The Apartheid Museum in Johannesburg tells the story of the triumph of the human spirit over adversity.Beginning in 1948, the white elected National Party government initiated a process which turned over 20 million people into 2nd class citizens, damning them to a life of servitude, humiliation and abuse. Their liberation in 1994 with the election of Nelson Mandela, the prisoner who became president, is a climax in the saga of a nations resistance, courage and fortitude
If you want to get an idea of traditional South African culture, then the Lesedi cultural village, less than an hour’s drive north of Johannesburg and set amongst rocky hills and bushveld, is a perfect outing.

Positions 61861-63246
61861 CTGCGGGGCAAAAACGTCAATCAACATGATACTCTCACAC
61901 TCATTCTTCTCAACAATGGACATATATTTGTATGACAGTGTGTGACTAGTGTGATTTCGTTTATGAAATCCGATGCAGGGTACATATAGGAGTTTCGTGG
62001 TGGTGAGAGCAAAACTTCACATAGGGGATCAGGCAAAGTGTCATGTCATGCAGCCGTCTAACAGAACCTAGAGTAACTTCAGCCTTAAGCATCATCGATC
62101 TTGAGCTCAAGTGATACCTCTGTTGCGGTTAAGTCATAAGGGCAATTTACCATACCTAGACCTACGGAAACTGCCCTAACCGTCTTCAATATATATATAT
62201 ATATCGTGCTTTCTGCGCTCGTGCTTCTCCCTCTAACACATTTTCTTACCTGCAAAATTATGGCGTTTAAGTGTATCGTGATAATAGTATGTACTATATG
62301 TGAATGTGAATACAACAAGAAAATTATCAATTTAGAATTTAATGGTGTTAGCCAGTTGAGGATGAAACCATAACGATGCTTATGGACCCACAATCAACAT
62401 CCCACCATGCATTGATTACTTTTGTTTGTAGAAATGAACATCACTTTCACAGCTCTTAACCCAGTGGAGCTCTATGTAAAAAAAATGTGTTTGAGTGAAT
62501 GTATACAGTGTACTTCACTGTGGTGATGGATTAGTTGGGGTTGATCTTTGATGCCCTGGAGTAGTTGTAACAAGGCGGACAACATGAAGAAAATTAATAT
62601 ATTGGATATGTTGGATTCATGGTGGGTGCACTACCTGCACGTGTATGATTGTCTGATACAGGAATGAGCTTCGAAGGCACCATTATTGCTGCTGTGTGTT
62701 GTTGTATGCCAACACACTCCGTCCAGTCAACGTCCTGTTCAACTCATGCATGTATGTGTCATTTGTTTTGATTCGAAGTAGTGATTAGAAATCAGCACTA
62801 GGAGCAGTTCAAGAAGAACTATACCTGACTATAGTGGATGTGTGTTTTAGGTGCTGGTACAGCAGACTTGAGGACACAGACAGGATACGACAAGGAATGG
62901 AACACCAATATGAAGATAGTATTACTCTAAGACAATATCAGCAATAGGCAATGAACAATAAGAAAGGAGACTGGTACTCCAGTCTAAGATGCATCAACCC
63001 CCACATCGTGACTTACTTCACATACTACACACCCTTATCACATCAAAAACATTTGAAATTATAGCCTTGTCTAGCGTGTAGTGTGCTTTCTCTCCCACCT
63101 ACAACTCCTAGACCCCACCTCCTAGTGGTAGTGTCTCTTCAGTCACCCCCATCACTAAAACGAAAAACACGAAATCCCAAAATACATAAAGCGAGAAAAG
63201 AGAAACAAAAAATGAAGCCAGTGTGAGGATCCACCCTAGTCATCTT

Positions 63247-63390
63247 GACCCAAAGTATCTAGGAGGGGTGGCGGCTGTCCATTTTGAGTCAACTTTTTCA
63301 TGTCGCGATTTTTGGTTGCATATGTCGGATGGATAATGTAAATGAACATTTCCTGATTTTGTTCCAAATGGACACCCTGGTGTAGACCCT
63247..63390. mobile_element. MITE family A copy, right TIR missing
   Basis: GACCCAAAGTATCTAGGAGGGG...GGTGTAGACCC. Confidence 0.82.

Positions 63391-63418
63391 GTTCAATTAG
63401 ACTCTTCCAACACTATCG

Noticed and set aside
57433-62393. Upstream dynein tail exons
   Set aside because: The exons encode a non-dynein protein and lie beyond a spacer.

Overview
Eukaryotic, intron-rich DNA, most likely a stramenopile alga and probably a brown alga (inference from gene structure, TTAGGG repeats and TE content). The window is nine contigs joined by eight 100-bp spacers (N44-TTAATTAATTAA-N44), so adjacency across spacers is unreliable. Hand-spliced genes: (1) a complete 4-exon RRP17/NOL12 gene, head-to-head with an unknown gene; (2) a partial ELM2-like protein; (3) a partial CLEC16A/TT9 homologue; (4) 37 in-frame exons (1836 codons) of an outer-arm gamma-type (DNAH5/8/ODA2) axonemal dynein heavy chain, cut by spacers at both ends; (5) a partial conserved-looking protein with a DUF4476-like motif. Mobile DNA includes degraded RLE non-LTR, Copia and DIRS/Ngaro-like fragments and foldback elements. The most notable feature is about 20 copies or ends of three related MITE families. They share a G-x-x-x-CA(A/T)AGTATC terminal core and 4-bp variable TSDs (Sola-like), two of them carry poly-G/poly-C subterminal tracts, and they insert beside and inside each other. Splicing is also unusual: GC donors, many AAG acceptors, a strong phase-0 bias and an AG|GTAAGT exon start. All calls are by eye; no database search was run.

Day visitors too get to experience the origins of today’s colourful South African nation and receive a guided tour of the Zulu, Basotho, Xhosa and Pedi homesteads, after a multi-visual presentation.
There are two 3-hour tours, one in the morning and one late afternoon, which is definitely the more preferable because of the atmosphere the traditional singing and dancing
session, held in the boma right at the end of the tour, creates at night.
The Nyama Choma restaurant offers a Pan African Buffet in true African style, after which visitors are invited to gather around a fire to share in some ‘mamba juice’, a unique Lesedi drink, before the story telling and singing and dancing begin.